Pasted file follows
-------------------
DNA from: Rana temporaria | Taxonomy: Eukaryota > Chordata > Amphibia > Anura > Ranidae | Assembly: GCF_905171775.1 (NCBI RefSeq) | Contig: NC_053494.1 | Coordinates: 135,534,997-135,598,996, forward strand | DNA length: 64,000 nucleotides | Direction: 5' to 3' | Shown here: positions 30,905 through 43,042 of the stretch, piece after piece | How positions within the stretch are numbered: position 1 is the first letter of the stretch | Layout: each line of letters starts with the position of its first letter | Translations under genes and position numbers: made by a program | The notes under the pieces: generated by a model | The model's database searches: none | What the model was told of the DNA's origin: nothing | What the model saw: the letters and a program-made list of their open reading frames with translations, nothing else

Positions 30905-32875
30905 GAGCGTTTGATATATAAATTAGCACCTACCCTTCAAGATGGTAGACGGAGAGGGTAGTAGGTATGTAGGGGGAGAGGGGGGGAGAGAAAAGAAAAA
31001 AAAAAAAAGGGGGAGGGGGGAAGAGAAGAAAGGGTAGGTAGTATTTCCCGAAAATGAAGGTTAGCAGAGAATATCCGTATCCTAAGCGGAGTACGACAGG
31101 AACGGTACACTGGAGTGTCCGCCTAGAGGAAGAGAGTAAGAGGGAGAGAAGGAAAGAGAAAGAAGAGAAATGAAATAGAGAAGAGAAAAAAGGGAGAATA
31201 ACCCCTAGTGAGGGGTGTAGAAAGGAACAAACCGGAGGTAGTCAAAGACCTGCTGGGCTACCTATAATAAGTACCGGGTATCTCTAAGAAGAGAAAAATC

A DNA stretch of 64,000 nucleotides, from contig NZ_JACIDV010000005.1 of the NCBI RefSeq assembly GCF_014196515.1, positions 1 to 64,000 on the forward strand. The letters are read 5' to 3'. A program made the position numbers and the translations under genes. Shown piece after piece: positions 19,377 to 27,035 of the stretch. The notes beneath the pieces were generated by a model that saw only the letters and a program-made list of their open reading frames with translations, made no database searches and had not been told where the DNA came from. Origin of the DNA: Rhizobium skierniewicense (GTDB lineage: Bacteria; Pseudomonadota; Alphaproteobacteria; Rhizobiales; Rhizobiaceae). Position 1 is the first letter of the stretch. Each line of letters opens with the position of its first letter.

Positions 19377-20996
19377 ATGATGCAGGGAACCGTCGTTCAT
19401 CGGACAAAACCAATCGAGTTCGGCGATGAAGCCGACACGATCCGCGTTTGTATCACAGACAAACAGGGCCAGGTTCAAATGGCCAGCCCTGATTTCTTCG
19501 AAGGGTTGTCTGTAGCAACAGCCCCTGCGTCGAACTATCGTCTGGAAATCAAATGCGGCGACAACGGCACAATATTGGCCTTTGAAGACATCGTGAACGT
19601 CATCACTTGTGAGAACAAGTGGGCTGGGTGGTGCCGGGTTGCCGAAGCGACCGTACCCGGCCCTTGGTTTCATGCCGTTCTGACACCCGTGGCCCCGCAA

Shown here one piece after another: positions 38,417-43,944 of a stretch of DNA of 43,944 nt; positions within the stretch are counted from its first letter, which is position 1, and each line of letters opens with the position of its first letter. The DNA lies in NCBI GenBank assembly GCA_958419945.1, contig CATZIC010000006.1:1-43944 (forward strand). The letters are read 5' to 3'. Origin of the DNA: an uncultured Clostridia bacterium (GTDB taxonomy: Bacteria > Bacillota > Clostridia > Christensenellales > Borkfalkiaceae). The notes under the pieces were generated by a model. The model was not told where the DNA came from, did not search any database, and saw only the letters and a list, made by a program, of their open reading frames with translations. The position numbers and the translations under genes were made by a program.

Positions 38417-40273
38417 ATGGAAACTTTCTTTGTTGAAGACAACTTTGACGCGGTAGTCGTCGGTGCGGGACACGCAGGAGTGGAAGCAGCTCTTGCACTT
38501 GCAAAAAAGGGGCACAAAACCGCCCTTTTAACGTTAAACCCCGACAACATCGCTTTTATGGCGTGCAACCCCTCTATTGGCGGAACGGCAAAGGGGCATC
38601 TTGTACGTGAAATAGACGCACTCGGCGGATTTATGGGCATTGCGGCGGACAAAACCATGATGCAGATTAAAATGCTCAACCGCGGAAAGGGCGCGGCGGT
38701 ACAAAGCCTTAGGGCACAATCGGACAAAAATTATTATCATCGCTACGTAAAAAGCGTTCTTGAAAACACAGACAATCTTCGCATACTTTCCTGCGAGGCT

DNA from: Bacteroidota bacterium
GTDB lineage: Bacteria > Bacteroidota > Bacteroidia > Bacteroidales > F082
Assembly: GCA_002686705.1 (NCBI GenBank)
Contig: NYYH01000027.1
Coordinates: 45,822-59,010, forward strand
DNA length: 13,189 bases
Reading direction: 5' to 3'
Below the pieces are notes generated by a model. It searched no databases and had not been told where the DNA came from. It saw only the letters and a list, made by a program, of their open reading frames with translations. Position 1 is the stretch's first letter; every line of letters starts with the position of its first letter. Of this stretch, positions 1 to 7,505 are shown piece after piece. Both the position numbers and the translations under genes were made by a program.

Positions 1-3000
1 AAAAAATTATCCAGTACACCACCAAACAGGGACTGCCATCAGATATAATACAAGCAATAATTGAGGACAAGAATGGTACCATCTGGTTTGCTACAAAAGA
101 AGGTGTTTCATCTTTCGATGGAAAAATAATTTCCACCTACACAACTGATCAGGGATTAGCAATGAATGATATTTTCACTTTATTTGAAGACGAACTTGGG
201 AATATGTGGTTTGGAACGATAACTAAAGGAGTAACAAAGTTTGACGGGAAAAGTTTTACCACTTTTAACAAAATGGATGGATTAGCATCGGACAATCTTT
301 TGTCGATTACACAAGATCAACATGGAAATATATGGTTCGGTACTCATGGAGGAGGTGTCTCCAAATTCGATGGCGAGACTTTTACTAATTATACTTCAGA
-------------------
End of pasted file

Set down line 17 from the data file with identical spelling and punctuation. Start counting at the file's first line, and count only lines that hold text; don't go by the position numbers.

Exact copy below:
38601 TTGTACGTGAAATAGACGCACTCGGCGGATTTATGGGCATTGCGGCGGACAAAACCATGATGCAGATTAAAATGCTCAACCGCGGAAAGGGCGCGGCGGT